One of the places where Curtis goes hopelessly wrong was his definition of feedback. Curtis explored negative, or self corrective feedback, which was one of the two types of feedback loop discovered by the cyberneticists but completely omits positive feedback from the film. While the majority of the early cybernetics was dominated by issues around reducing noise through negative feedbacks, positive feedback has played a crucial role in contemporary understandings of how change occurs in dynamic systems, particularly within the domains of chaos theory, complexity theory and nonlinear dynamics. Indeed, current understandings of open systems, systems which are dynamically balanced at a point far from equilibrium, and maintain this dynamic balance through taking in flows of energy (such as food for many living systems) are largely predicated on knowledge which can be traced back to cybernetics. Yet Curtis’s film fails to mention anything about this. Probably because it totally undercuts the narrative he portrays.  What makes this ironic is that while claiming that the natural world is too complex for the analyses derived from cybernetics to provide useful models, we see images of swarming creatures to illustrate this argument. Swarming is of course an emergent behaviour which can be simulated and replicated using just three very simple rules; 1) Keep moving in the same direction as your neighbours 2) Keep close to your neighbours 3) Avoid colliding with your neighbours. This is a classic example of the kind of self-organisation which Curtis is trying to argue does not occur.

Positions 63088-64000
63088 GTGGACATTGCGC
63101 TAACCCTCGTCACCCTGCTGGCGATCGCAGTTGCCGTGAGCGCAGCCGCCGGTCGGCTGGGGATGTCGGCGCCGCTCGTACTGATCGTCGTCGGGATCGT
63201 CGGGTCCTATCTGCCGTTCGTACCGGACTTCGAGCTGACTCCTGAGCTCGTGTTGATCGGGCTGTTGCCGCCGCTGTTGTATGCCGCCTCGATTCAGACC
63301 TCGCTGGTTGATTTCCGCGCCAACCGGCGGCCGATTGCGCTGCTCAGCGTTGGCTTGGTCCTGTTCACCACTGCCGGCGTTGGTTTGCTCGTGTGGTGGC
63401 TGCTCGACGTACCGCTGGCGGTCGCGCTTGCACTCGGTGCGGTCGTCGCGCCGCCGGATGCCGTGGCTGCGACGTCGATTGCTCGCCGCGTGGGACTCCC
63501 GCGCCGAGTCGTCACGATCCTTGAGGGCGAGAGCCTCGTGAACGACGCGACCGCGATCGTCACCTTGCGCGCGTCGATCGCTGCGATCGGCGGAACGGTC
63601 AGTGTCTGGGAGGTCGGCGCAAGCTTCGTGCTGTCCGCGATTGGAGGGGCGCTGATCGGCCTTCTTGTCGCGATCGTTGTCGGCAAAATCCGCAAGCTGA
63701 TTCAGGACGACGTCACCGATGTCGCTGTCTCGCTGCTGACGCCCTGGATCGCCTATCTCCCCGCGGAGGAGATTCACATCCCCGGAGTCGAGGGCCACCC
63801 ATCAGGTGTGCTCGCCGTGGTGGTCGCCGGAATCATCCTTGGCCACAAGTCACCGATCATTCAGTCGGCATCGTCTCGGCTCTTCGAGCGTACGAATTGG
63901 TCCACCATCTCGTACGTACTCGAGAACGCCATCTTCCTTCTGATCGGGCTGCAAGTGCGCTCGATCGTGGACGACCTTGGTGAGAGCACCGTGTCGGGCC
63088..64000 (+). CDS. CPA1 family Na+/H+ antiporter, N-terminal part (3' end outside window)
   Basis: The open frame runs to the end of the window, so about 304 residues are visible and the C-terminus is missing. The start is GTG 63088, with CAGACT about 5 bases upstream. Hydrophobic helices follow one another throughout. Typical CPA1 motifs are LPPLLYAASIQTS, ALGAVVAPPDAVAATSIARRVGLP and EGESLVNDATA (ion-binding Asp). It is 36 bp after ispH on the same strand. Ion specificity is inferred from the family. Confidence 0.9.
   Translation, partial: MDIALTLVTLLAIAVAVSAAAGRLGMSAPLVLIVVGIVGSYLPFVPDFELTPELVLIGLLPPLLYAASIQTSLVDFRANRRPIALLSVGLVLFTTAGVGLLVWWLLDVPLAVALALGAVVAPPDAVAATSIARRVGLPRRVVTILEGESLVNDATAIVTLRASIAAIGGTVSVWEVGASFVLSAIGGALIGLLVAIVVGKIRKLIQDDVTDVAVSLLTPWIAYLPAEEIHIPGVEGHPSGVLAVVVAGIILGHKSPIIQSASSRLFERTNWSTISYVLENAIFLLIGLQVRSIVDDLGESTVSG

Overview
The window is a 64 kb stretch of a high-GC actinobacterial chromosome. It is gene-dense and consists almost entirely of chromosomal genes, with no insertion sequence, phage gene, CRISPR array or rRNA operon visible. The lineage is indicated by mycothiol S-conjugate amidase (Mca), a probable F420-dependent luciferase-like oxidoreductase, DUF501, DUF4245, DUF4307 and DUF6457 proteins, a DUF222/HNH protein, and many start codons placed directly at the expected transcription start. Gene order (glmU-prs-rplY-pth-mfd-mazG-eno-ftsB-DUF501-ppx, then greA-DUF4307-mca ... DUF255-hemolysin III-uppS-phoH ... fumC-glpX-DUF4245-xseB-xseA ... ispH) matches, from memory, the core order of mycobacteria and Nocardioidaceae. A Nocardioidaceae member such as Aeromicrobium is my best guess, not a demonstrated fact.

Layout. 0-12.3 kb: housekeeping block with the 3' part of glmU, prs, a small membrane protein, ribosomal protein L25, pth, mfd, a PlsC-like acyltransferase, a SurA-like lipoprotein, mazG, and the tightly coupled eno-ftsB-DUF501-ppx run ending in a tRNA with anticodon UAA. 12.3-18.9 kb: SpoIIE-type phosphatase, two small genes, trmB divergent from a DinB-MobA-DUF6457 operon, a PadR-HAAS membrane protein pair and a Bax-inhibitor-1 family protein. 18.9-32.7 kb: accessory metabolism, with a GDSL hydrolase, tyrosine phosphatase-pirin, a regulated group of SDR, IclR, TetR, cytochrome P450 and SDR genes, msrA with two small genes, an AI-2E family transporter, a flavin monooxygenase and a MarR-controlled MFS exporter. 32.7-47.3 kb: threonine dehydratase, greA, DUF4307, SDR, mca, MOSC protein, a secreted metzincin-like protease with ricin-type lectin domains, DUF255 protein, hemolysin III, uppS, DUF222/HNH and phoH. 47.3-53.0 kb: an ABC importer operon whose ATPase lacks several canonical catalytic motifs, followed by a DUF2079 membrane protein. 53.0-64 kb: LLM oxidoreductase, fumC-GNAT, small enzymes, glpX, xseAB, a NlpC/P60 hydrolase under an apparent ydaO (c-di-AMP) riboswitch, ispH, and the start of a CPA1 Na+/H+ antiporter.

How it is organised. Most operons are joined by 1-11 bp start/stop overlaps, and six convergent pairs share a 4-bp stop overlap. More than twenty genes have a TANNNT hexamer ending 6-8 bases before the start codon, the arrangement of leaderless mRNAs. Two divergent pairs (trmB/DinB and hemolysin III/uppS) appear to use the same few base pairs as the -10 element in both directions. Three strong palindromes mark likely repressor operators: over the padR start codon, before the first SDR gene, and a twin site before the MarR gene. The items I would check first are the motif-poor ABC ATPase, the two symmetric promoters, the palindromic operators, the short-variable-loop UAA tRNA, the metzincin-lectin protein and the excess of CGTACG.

Similarly Curtis goes on to argue that unlike humans, who have free will and so can make choices, machines are purely determinate automatons, whose every action can be predicted. Which is true of many kinds of simple, linear and closed machines. But which is clearly not true of cellular automata, artificial neural networks or other systems which are based on emergence. Presumably the reason these types of system are not mentioned is that they would undercut the nature/culture dualism Curtis seeks to maintain which imbues humans with special properties not found elsewhere in the universe.